Writing the book this way really allows us as readers to immerse ourselves in the characters and the situations and understand more of what's going on, so when it gets politics-heavy or relies on the background knowledge of their universe, we can follow along without being bored. Also, it gave a whole new dimension to Lada, who I love with all my heart and would totally go to war for.

Lada is brutal. She's blunt, ferocious, aggressive, vindictive, scathing, and most of the other synonyms for those words you can find. And yet, you root for her (well, I did). We see her birth, see her grow up, see her ruthlessness diffused through the ages, and see her reasoning for her actions inside her head. I didn't think she was cruel or monstrous as I read the book, I thought she was so strong and maybe a little misguided at times, but she was 12 for like half the book so I'm willing to let it go. I loved that she made the hard choices and made them quietly and assuredly -- she didn't need to justify her decisions or make sure she was still liked, she just needed to get her goal accomplished. Like, in one scene, she lets Radu get physically punished because she won't answer her tutor's question. She knows if she shows any hint of this affecting her, he'll be used against her always, so she has to sit quietly and continue to disobey, so it seems that punishing Radu over her is ineffective, and it stops after this incident. Radu, of course, doesn't get it, and spends a lot of time contemplating why she let him get hit.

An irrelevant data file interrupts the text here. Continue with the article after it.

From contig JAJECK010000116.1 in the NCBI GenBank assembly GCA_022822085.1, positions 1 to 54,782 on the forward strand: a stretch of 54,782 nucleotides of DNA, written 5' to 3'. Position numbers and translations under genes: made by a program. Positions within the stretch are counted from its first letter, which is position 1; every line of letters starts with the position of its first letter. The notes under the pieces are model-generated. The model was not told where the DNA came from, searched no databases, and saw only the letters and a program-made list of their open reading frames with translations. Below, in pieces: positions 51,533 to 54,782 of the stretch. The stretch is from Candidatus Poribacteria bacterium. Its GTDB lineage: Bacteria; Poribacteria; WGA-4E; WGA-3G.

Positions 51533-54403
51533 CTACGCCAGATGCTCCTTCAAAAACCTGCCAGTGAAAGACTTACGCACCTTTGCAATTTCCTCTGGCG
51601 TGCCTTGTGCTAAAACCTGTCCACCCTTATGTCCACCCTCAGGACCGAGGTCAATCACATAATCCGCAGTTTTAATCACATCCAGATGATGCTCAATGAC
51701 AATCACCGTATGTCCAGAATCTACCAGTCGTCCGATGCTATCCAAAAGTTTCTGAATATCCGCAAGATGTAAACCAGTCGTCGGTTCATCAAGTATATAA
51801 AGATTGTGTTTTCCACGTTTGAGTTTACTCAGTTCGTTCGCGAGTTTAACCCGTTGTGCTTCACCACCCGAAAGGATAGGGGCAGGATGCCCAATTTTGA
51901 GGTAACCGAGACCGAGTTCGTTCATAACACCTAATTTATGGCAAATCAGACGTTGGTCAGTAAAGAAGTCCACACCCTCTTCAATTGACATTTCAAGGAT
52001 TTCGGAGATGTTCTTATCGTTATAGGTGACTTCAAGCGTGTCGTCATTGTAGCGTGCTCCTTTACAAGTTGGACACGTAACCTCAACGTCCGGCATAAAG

I went really back-and-forth with liking Radu, but eventually I did. I didn't like him when he was a kid and all he did was talk about how he wanted his nurse and how he cried about literally everything (even though I cry all the time too but not as insufferably as him). However, as he grew older, he became a lot more cunning and a lot less spineless. I appreciated his type of cunning -- mostly ~ends justifies the means~ stuff -- and how even though he wasn't a warrior he wasn't just a useless little boy with too many feelings. Also I'm intrigued as to where his romantic angle will go, which was a part of the story I really liked. It took a while for me to warm up to him but Radu is definitely a character I care about.